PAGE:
Many businesses have made a huge recovery since the economic crash in 2008 and that’s good news for small spa owners. Since small businesses account for 63 percent of new jobs, success puts people back to work. That, in turn, helps spa business owners even more—people with paychecks buy stuff. And here’s more good news: Women are launching more businesses than ever—1,288 a day, according to a recent analysis by American Express. That’s up from 602 in 2011 to 2012. Since 1997, women-owned businesses rose by 68 percent. As a female entrepreneur who will soon celebrate my company’s 25th anniversary, I’m well aware of the challenges these brave new CEOs face. I’m not exaggerating when I use the word “brave.” My experiences have taught me that courage is essential to launching and growing a successful business—particularly if you’re a woman. Why? Because they tend to be more risk adverse than men. They worry more about financial security and losing it all. Making the right decisionsrequires overcoming those fears. Courage is one of what I call my 5 C’s for building a business. They’re the guiding principles I’ve learned through the ups and downs and all the mistakes. If I rely on the C’s as a sort of compass, I find I can always guide us back to smoother waters. What are the C’s?
- Caring It starts with caring enough about yourself and your dreams to stay committed to achieving your goals. (Giving up is never a good option!) You have to care enough about yourself to firmly believe that you deserve success and the good things that come with it. Just as important is caring about your staff and creating a positive work environment for them. Protect their sanity from the clients who want to chew them up and from new hires who don’t fit in and hurt morale. Be supportive when stressful situations arise in their lives outside of work. And ensure everyone has the knowledge and tools they need to be successful. None of us gets far at all if we don’t care about our customers. Give them the best exchange possible for their money, and define expectations so that they understand the end product you are delivering and for which they are paying. Be willing to listen to their concerns, take responsibility for mistakes, and correct them.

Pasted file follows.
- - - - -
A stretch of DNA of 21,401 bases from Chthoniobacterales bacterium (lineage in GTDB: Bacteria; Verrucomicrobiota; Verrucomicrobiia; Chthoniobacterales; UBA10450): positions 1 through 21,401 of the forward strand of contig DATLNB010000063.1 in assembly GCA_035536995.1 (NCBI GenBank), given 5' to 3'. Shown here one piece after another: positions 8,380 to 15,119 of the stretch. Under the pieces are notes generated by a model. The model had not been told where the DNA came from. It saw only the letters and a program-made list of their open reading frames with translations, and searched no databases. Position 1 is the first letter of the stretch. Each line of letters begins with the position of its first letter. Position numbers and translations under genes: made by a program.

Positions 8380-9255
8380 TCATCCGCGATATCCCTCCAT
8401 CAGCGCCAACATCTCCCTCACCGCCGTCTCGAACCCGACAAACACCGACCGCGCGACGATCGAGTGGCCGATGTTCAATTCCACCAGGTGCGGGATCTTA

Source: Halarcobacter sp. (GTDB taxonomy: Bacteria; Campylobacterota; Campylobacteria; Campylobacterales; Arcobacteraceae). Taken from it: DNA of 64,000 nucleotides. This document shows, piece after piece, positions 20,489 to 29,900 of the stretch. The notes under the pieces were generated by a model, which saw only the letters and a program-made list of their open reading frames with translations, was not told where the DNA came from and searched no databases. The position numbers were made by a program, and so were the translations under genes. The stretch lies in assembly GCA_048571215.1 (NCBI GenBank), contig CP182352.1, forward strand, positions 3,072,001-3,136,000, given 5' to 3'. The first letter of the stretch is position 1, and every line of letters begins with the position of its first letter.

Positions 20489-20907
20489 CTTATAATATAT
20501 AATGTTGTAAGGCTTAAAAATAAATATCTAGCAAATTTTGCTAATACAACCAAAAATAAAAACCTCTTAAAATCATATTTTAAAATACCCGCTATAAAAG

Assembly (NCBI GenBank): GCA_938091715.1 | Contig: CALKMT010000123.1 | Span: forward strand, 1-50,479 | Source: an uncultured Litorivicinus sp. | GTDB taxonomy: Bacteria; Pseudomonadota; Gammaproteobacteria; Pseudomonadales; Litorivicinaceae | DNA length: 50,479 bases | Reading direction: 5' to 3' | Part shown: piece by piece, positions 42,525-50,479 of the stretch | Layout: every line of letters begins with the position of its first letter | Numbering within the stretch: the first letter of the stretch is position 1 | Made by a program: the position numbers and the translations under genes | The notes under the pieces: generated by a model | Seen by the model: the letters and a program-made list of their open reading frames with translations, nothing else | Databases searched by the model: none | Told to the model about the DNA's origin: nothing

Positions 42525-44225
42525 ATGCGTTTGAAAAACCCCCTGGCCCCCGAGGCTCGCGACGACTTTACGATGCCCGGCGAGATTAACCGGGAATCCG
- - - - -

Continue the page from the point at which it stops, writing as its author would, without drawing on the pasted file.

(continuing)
- Courage Thirty years ago, I probably would never have said it takes courage to lead a small business, but without it, you’ll fail. There are dragons and quicksand and dark woods all around. You’ll find them in the day-to-day problems, the obstacles you didn’t see lying in wait, the risks you must take, and the stresses involved with honoring yourobligations to everyone working with and for you. Your courage will grow every time you push your fear behind you and deal with what frightens you, which will also help you build confidence.
- Confidence Think of the many challenges you’ve faced in your life, and the many times you’ve overcome them. Bring that confidence to your business. Believing that you canreach for and achieve your short- and long-term goals is essential to getting you there.
- Competence Competence comes from knowledge and experience. Hone it by staying up-to-date on the trends and disruptions in the industry. One of the most important roles a CEO plays is as the visionary for his or her company. That means you can’t, and shouldn’t, take on jobs within your company for which you’re not qualified. You’ll make yourself miserable and your business will suffer. Hire an accountant to handle the financials. Getmarketing help if that’s not your thing. As for employees, take the time to hire competent people who you’ll trust in their jobs–and then trust them.
- Commitment Stay dedicated to your goals no matter how difficult that becomes. That may mean taking painful measures, as it did for me after the 9/11 terrorist attacks put the brakes on the economy. There came a point for my business when all hope looked lost. I had to makedrastic cuts, including letting go beloved employees. For more than a year, I ramped up marketing efforts, diversified our services, and took other steps to get the business out of the red. In 2005, I succeeded—and it has been upward and onward ever since.
If you’ve recently launched a new spa business, know that you’ll encounter challenges. Don’t panic! Remember the 5 C’s and forge ahead with caring, courage, confidence, competence, and commitment.